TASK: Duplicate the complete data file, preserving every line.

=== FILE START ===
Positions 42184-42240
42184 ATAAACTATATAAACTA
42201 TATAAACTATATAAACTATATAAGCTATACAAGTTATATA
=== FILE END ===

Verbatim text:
Positions 42184-42240
42184 ATAAACTATATAAACTA
42201 TATAAACTATATAAACTATATAAGCTATACAAGTTATATA